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Prison homicides on the increase

Media Release

16 February 1999

Prisoner inmates are seven times more likely to be homicide victims than the general population.

This is the finding of a paper prepared by Vicki Dalton, and released today by the Australian Institute of Criminology based on 19 years of data from the its National Deaths in Custody Monitoring.

Prison Homicides in Australia documents the 56 homicides of inmates inflicted by other inmates that have occurred in Australian prisons since 1980.

"People in prison suffer a great deal of violence," said AIC Director Dr Adam Graycar. "These figures reflect those violent incidents which result in death, and we are certain that numerous violent incidents occur, which could just as easily end in death."

"Prisons have always been violent places", said Dr Graycar, "and violence reduction is an enormously difficult policy challenge."

While these homicides comprise only seven per cent of all prison inmate deaths (although under-reporting is possible), there has been an increase in both the number and rate of prison homicides over the last 19 years, particularly in recent years.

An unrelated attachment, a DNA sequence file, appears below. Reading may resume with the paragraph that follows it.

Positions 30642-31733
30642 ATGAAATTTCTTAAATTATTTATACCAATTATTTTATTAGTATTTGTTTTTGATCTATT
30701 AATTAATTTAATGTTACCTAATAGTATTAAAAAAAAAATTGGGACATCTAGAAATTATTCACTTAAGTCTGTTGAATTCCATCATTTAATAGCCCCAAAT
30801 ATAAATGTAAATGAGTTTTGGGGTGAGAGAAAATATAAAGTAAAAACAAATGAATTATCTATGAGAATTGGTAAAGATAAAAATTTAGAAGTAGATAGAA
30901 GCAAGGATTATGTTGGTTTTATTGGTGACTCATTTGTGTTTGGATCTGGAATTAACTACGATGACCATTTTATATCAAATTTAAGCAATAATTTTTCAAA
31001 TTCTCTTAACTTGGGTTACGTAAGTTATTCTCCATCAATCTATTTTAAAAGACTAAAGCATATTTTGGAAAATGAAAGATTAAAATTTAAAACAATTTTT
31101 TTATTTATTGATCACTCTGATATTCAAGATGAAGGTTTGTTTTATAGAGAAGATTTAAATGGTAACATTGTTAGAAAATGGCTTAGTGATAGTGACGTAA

A major contributing factor appears to be that over the same period, the national average daily prison population has increased by 76 per cent and the national average rate of imprisonment has increased by 85 per cent.

More than half the number of prison homicides (thirty) have occurred in New South Wales; eleven in Queensland, eight in Victoria, five in South Australia and two in Western Australia. No prison homicides have been recorded in Tasmania, the NT or the ACT.

Most victims were stabbed and due to the severity of attacks, almost half died in their cells before any medical intervention was possible.

Last year there were eight homicides, the largest number since reporting commenced and seven of these were in NSW. The greatest number of homicides has occurred at the Goulburn Correctional Centre in NSW.

Sex offenders comprised 25 per cent, as did armed robbers. 14.3 per cent were serving sentences for drug offences and 12.5 per cent were themselves incarcerated for homicide.

All victims, except one, were men, with an average age of 33 years.

Deaths in Custody is one of the many topics being discussed at the Australian Institute of Criminology's National Outlook Symposium on Crime in Australia to be held in Canberra, 22-23 March 1999.